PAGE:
Renewable off-grid enterprises have emerged in many areas to meet the demand for electricity in rural communities. Due to their geographical location and relatively low aggregate demand, expanding the nationwide grid to rural areas is expensive and challenging. Renewable energy based mini grids are less dependent on larger-scale infrastructure and can be implemented faster and cheaper.[12] Where an electric power distribution grid can be set up single wire earth return is often used. The following technologies are used extensively:[12]

  • Photovoltaics
  • Wind mechanical water pumps
  • Small wind electric
  • Diesel solar hybrid power systems: especially for telecommunications worldwide. Fully commercial and the preferred option for remote telecommunications, commercially evolving for village power.
  • Bioenergy
  • Micro hydro is very widely implemented in Nepal, Vietnam, and China.
  • Hybrid power is also widely used where a number of different technologies are combined to provide a single power source.[13]

National Initiatives by ContinentEdit

AfricaEdit

SenegalEdit

Senegal's electricity sector was reformed in 1998. Since then the country has implemented several electrification initiatives:

  • A national Senegalese Rural Electrification Action Plan (Plan d'Action Sénégalais d'Électrification Rurale), designed to increase private sector participation in rural electrification (details below);
  • Covenants and an Emergency Programme (Programme d'Urgence d'Électrification Rurale), both led and funded largely by the Government of Senegal;
  • Individual projects led by NGOs and private companies.[14]

The Senegalese Rural Electrification Action Plan was launched in 2002 with the aim of maximising investment from the private sector. It raised an average of 49% private finance over 2002-2012,[14] more than double the 22% global average for energy access projects.[15] However, during the same period it directly increased rural electrification levels by less than 1%.[14] Analysis by Mawhood and Gross (2014) indicates that the Action Plan has faced considerable political and institutional barriers, notably institutional opposition, wavering ministerial support and lengthy stakeholder negotiations, as well as the inherent difficulties of implementing an innovative policy framework.[14][16] Although the Action Plan has been very successful at attracting private finance, the political/institutional challenges it has faced reflect the experiences of reform-based electrification schemes across Sub-Saharan Africa.[14][16] This highlights the importance of designing initiatives to fit the local policy environment.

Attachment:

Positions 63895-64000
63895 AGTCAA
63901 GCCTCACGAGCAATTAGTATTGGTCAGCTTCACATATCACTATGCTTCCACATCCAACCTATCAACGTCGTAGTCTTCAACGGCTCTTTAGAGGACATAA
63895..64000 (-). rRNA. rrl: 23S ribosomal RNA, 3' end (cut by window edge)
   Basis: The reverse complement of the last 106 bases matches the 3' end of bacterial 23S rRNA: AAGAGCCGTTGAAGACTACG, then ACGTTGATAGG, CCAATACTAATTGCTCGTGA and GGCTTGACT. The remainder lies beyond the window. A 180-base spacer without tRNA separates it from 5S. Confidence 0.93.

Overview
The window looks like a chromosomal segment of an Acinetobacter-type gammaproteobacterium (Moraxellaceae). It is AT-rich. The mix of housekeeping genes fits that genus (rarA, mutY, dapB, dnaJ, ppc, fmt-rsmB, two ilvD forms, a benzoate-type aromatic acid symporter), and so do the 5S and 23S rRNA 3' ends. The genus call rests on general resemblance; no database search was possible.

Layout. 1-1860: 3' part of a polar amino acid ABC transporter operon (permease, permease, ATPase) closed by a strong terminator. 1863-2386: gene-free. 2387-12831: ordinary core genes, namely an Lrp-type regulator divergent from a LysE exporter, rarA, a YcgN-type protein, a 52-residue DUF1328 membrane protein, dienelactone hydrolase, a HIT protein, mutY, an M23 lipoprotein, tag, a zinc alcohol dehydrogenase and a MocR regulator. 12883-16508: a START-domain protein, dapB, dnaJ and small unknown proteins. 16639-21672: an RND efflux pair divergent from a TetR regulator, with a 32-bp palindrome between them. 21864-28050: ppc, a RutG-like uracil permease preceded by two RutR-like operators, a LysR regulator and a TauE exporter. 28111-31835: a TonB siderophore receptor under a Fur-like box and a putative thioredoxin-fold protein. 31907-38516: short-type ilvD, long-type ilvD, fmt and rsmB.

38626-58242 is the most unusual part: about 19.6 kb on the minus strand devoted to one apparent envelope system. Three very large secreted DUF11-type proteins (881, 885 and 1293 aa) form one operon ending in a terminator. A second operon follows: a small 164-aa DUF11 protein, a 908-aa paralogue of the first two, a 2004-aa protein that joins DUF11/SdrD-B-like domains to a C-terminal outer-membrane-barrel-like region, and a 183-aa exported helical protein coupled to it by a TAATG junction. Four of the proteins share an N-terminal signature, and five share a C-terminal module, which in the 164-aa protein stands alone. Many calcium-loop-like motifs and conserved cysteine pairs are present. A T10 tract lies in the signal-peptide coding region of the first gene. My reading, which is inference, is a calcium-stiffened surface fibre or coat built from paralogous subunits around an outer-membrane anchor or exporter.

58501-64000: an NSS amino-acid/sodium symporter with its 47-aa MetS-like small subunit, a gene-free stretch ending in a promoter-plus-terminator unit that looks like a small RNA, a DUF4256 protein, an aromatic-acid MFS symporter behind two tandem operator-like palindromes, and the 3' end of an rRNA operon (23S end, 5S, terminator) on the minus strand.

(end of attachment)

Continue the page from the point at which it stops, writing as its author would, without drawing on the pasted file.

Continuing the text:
The AmericasEdit

BrazilEdit

In 1981, 74.9% of Brazilian households were served by electric power, according to the IBGE's National Sample Survey of Households (PNAD). In 2000, the Federal government of Brazil, under the Fernando Henrique Cardoso administration, launched the Luz no Campo program to expand the distribution of electricity in Brazilian domiciles, with a focus on rural households. From 2003 on, the program was reinforced and renamed Luz para Todos by the Lula administration. The results were that, according to the PNAD, by 1996, 79.9% of all households had access to an electric power supply and that proportion rose to 90.8% in 2002 and 98.9% in 2009.

The United States of AmericaEdit

In 1892, Guy Beardslee, the original owner of Beardslee Castle, was paid $40,000 to provide hydroelectric power to East Creek in New York. Despite widespread electricity in cities, by the 1920s electricity was not delivered by power companies to rural areas because of the general belief that the infrastructure costs would not be recouped. In sparsely-populated farmland, there were far fewer houses per mile of installed electric lines.

A Minnesota state committee was organized to carry out a study of the costs and benefits of rural electrification.[17] The University of Minnesota Department of Biosystems and Agricultural Engineering, working jointly with Northern States Power Company (NSP, now Xcel Energy), conducted an experiment, providing electricity to nine farms in the Red Wing area. Electricity was first delivered on December 24, 1923.[18] The "Red Wing Project" was successful- the power company and the University concluded that rural electrification was economically feasible. The results of the report were influential in the National government's decision to support rural electrification.